BEVERLY HILLS, Calif. — Film editor Thelma Schoonmaker has been with Martin Scorsese since the beginning. Their collaboration, which extends over 19 feature films, a handful of shorts and even a Michael Jackson music video, has made for some of the richest, purest, most alive American cinema in history, and "The Wolf of Wall Street," opening next week, is just another notch on that belt.

I recently sat down with Schoonmaker to discuss all of that and more, and I don't mind saying, I couldn't help but gush. Anyone with a passion for cinema, I imagine, will fight the urge to bow at the feet of a woman like this, who has been such a consistent force behind some of the most indelible film imagery of our time.

Schoonmaker has been nominated for six Oscars for her collaborations with Scorsese, having won for "Raging Bull," "The Aviator" and "The Departed." Meeting him changed her life, as meeting her surely changed his. And that certainly came across in our hour-long conversation, which you can read through below. It's another long one, so settle in, or bookmark it and enjoy it over the holiday.

(NOTE: There are mild "Wolf of Wall Street" SPOILERS indicated here and there in this interview.)


HitFix: First of all, it's just such an honor to sit down with you. I have to gush a bit, I'm sorry. Yours is simply one of the storied collaborations in all of cinema.

Thelma Schoonmaker: Well, thank you. Marty was quoted the other day as saying we've been working together for half a century, which is pretty staggering! I said, "My God." Actually there were 10 years when I couldn't work with him because I wasn't in the union out here. When he came out here we didn't have to be in the union back there [in New York]. And then finally on "Raging Bull" I got in. But yeah, I mean who knew when I first met him that this would happen? It changed my life. I would never, probably, have become a filmmaker. It was just a summer course and I had wanted to become a diplomat. The state department told me I was too liberal. I passed all the exams and they said I was too liberal, I would be very unhappy there. So I took a job with this horrible guy who was butchering the films of Fellini, Truffaut for late-night television slots. And it was so awful, that job, that I saw an ad for a six-week course and I thought, "Well, I can just barely afford that." And there was Marty. I could've just taken that six-week course and it would have been a lark and I would have gone on to something else, but because I met him my whole life changed.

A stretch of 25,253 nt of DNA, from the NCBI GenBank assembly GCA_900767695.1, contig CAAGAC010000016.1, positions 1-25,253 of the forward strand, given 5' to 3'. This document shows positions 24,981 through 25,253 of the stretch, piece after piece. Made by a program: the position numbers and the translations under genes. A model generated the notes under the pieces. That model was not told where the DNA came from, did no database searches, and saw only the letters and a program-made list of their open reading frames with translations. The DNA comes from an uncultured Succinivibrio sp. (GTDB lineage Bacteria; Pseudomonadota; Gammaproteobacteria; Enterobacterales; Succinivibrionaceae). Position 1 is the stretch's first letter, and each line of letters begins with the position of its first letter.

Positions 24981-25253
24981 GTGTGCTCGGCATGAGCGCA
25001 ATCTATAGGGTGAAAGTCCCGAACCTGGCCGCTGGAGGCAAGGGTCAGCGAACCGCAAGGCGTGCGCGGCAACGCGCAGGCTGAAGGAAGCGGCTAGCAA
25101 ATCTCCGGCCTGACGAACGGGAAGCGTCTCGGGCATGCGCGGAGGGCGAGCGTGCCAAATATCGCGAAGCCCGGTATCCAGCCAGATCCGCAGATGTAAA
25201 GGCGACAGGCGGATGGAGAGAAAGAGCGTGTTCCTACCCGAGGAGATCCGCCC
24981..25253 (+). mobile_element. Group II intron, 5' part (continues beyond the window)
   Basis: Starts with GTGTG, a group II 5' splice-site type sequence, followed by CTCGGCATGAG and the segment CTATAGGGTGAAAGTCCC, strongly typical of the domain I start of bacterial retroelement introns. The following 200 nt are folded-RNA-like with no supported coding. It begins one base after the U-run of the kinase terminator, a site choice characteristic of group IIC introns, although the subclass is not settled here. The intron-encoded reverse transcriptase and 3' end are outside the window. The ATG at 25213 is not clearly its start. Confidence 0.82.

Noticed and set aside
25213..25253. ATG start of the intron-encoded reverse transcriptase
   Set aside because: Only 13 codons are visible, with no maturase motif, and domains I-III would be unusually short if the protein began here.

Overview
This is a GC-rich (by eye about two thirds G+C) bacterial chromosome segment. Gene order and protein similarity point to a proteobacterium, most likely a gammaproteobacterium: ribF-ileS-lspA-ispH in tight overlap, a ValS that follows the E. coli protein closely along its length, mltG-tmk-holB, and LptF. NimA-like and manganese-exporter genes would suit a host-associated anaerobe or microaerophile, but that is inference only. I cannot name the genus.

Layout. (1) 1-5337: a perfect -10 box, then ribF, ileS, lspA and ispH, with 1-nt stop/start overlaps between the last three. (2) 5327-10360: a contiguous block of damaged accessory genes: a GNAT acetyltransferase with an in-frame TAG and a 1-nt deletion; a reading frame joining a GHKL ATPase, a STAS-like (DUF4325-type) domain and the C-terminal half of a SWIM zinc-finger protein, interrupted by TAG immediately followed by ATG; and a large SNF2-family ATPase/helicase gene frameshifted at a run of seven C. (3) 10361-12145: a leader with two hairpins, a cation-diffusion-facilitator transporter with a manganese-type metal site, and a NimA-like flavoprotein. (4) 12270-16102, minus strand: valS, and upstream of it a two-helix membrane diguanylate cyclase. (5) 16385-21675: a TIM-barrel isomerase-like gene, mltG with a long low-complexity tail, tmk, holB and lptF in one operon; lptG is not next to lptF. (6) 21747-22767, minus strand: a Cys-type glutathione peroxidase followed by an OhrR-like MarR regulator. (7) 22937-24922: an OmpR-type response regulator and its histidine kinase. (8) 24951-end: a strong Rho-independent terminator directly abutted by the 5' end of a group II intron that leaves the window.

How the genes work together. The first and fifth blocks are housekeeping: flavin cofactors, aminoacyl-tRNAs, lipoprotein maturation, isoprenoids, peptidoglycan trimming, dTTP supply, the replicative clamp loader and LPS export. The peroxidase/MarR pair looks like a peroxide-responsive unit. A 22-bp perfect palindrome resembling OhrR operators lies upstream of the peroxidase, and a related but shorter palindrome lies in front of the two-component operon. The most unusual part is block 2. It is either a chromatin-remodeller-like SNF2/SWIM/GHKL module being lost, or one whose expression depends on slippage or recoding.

Did he just awaken something in you with his passion?

Oh yeah. There were a lot of very talented people there that year. But Marty's student films were — right away I saw that he was someone exceptional at it. And so we all banded together, started making documentaries for PBS and 'The Merv Griffin Show' and things like that, and we're helping Marty finish his first feature film, which was 'Who's That Knocking.' And he taught me how to edit. I knew nothing about editing — nothing. He taught me everything I know. Because of that and his wonderful high standards, my values are his values, so we worked really wonderfully together in a collaboration. We don't fight.

I suppose it can be good to fight sometimes, no? You butt heads and get at something creative in the process?

It's not that we don't disagree, but we don't fight. A lot of the director/editor relationships are really acrimonious. That's not good for a film.

What did you learn early on from Marty that has been kind of a cornerstone for you in your work? What's something that stays with you every time you're in the editing suite?

Well, you know, going for the truth. Always to avoid sensationalism or anything like that for its own effect, but to really try and get down to the truth. We had learned that also on documentaries, which we were making because it was the great explosion of cinema vérité. It was a great period in American filmmaking. I would think that his philosophy is not to use gimmicks and not to tell the audience what you think, but to make them feel it. And you have to engage with his movies. If you don't, it's hopeless. He taught me that. The editing style is really, again, about simplicity and not gimmicks, you know? So it's a little hard for us right now with the modern style of blender editing, where everything is two frames long. He keeps saying, 'Where is the shot?' Whatever happened to the great shot like Kubrick used to do? And you could watch it for six minutes and never get bored because it was so beautifully framed. It had such beautiful music. And what was going on inside was so great. Now it's just, the image doesn't mean anything. It's just…

The music video after-effect on the industry, I suppose.

Commercials, everything. And they seem to be getting so short now that I wonder if they're going to come to the end of the road. I don't think they can make each cut any shorter! I wonder if there will be a big backlash and everything will go back to being slow again.

Kristopher Tapley has covered the film awards landscape for over a decade. He founded In Contention in 2005. His work has also appeared in The New York Times, The Times of London and Variety. He begs you not to take any of this too seriously.